Sobel v. The Hertz Corp., No. 3:06–CV–00545–LRH–RAM,2011 WL 2559565 (D. Nev. June 27, 2011).

How about sprinting through the airport to the car rental counter only to find out that you get stuck with concession recovery fees in excess of your quoted rate? It may just make you want to drive slowly in a white bronco on the interstate in Los Angeles.

Although both Fed. R. Civ. P. 23(e) and CAFA, 28 U.S.C. § 1712(e), require the coupon settlements be fair, reasonable, and adequate for class members, CAFA imposes a heightened level of scrutiny in reviewing such settlements.

The plaintiffs, on behalf of persons who have rented cars at the Reno and Las Vegas international airports from three national rental car companies: Hertz, Enterprise, and Vanguard, filed a putative class action, alleging that in return for the right to operate on-site at the Reno and Las Vegas international airports, rental car companies were required to pay a percentage of their gross revenues to the airports as concession fees.

As a means of recouping these ordinary operating expenses, the rental car companies pass along the fees to their customers as surcharges labeled “concession recovery fees.”  At all relevant times, the rental car companies “unbundled” the surcharges from the base rental rate, such that the base rental rate quoted to customers did not include the additional airport “concession recovery fee,” which was itemized separately in the rental agreement.  The plaintiffs alleged this practice violated NRS § 482.31575.

Later, the parties participated in mediation; and after a successful negotiation, the District Court preliminarily approved the settlement, certified a settlement class and approved the notice of settlement to the class members. 

The Settlement Class consisted of all renters who were charged Airport Concession Recovery Fees for car rentals from October 2003 to September 2009, and nearly 2.5 million notices were sent to the Settlement Class members.

Subsequently, the Court conducted a fairness hearing and declined to finally approve this coupon settlement holding that the class settlement did not meet the requirements set out in Fed. R. Civ. P. 23(e) and CAFA, 28 U.S.C. § 1712(e).   

The Court noted that this was strictly a coupon settlement.  Thus, there was no settlement fund or any provision for cash payments to the Settlement Class (except incentive awards to the Class Representatives).  Instead, each defendant would issue a coupon to each of their respective customers for a discount on a future car rental.  Class members with one or two rentals during the class period would receive a $10 coupon from the company they rented from, and customers with three or more rentals would receive a $20 coupon.  For this purpose, the defendants had identified and notified the class members based on the defendants’ rental records; and to receive settlement benefits, all notified customers must register at a dedicated website within 60 days following the fairness hearing.

The Court stated that Fed. R. Civ. P. 23(e) requires that at the final fairness hearing, the proponents of the settlement must demonstrate that the settlement is “fair, reasonable, and adequate.” In cases involving coupon settlements, CAFA, 28 U.S.C. § 1712(e) also requires special considerations that the courts may approve such settlements only after a hearing to determine whether, and making a written finding that, the settlement is fair, reasonable, and adequate for class members.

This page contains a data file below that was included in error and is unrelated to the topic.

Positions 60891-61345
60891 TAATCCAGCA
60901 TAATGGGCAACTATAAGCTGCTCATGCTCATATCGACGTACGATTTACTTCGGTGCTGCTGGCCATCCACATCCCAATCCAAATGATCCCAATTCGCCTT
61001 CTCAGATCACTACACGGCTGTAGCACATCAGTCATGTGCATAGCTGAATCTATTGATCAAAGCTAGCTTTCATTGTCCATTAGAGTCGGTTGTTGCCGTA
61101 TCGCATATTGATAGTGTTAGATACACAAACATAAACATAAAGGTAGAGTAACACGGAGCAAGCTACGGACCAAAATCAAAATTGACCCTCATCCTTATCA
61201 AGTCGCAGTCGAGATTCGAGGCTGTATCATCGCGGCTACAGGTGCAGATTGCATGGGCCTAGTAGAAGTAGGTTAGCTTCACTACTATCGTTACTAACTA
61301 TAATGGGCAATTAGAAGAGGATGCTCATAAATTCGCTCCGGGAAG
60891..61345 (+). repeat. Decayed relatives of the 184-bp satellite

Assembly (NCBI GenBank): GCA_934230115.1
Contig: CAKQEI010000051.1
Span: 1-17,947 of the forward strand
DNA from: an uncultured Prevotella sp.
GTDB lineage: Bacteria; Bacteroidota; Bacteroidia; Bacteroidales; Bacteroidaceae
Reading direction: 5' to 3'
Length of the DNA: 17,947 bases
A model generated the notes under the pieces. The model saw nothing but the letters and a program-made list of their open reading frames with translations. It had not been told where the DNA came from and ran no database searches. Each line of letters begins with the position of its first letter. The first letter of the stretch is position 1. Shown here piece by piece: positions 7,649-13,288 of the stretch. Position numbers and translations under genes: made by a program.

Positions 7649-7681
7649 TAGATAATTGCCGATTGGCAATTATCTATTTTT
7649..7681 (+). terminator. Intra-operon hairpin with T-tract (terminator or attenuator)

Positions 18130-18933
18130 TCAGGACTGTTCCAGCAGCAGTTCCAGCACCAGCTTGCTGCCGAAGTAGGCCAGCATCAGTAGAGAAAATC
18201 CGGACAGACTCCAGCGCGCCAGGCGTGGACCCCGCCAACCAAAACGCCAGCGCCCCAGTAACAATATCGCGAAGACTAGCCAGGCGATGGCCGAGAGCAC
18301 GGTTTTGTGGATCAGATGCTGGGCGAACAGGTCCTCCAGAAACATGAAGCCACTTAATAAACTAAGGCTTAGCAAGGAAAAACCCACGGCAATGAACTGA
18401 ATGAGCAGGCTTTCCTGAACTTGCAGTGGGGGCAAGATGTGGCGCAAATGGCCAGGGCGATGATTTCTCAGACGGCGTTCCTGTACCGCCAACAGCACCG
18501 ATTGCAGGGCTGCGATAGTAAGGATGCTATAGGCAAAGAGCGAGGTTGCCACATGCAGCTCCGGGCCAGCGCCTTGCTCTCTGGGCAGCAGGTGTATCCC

The Court observed that although this “fair, reasonable, and adequate” standard is identical to that contained in Rule 23(e)(2), “several courts have interpreted § 1712(e) as imposing a heightened level of scrutiny in reviewing such coupon settlements.” The Court pointed that like CAFA; Rule 23(h) also requires closer scrutiny of coupon settlements, which states that settlements involving non-monetary provisions for class members also deserve careful scrutiny to ensure that these provisions have actual value to the class.  

CAFA requires heightened level of scrutiny because coupon settlements are “generally disfavored” due to three common problems: (1) they often do not provide meaningful compensation to class members; (2) they often fail to disgorge ill-gotten gains from the defendant; and (3) they often require class members to do future business with the defendant in order to receive compensation.  Accordingly, before granting final approval, the court “must discern if the value of a specific coupon settlement is reasonable in relation to the value of the claims surrendered.”

Accordingly, in order to determine that a coupon settlement is fair, reasonable, and adequate for class members under Rule 23(e)(2) and § 1712(e), the Court discerned if the value of this coupon settlement was reasonable in relation to the value of the claims surrendered. The Court noted that in ascertaining the fairness of a coupon settlement, the Court is to consider, among other things, the real monetary value and likely utilization rate of the coupons provided by the settlement. To that end, CAFA, § 1712(d), provides that the court may receive expert testimony on the actual value to the class members of the coupons that are redeemed.  

Under these background legal principles, the Court observed that the parties had provided no evidence that would allow the Court to make any reasoned assessment of the actual value of the settlement to the class members or of the value of the claims to be surrendered.  Thus, the Court concluded that such lack of evidence alone was a ground for denying final approval, as the Court was simply unable to fulfill its duty to the settlement class under Rule 23 and CAFA.

Accordingly, the Court declined to approve the coupon settlement.